Admissions involving surgery rise

MORE than a quarter of Australia's 8.9 million hospitalisations in 2010-11 included a visit to an operating room for surgery, figures released by the Australian Institute of Health and Welfare (AIHW) have revealed.

The snapshot bulletin, Surgery in Australian Hospitals 2010-11, provides an overview of Australia's 2.4 million annual hospitalisations for surgery.

Around one million surgery hospitalisations occurred in public hospitals and 1.4 million in private hospitals.

In the five years to 2011, admissions involving surgery rose 2.4% a year in public hospitals and 4.1% a year in private hospitals. But in the last year, annual growth in surgery admissions in public hospitals has outstripped annual growth in private hospitals 2.7% to 2.1%.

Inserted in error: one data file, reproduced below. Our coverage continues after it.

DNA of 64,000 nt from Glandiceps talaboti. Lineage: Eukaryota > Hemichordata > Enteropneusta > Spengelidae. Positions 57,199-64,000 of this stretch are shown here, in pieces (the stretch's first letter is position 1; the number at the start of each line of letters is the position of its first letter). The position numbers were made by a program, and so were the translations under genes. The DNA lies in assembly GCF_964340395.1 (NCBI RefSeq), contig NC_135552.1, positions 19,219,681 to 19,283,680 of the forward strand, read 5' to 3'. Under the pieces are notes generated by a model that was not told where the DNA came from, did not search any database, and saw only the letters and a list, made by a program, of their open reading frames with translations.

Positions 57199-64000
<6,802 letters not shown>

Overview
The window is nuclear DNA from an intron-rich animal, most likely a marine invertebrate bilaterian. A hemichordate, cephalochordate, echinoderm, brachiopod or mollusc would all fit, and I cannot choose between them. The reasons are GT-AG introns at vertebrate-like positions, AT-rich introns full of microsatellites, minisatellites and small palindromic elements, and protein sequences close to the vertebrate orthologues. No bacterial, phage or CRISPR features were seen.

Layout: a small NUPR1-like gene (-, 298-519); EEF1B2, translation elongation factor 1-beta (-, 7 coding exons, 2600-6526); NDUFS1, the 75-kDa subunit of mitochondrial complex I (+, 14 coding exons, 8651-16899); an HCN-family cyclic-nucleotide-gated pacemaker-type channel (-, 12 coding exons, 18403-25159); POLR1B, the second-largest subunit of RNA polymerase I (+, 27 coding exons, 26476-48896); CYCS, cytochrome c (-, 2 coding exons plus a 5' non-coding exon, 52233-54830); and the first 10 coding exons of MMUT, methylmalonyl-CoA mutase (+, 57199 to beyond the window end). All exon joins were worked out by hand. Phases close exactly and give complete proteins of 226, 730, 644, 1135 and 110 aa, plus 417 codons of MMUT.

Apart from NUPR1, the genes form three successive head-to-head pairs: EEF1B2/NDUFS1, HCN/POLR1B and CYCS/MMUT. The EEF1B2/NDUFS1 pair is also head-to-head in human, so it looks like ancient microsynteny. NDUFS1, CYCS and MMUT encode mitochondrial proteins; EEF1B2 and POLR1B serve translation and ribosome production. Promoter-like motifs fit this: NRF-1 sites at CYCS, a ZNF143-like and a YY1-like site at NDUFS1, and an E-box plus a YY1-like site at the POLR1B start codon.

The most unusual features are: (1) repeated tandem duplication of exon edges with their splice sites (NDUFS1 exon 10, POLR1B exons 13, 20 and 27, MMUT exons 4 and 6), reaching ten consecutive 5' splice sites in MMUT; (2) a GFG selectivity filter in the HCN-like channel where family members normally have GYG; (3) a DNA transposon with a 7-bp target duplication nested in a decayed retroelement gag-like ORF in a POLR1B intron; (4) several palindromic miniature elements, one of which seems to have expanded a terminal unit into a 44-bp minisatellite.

AIHW said this more than likely reflected a renewed emphasis to reduce public hospital elective surgery backlogs.

Around 12% of surgery admissions were emergency admissions (requiring surgery within 24 hours) and about 83% were elective admissions, with two-thirds of these occurring in private hospitals. A further 4% of surgery-related admissions were childbirth-related and 1% were for "other planned care".

The most common reasons for emergency surgery admission were appendicitis, hip fractures and heart attacks, followed closely by leg fractures.

For elective surgery admissions, the most common reasons were cataracts, skin cancers, knee disorders and procreative management (including IVF).

Topics:  hospital operation

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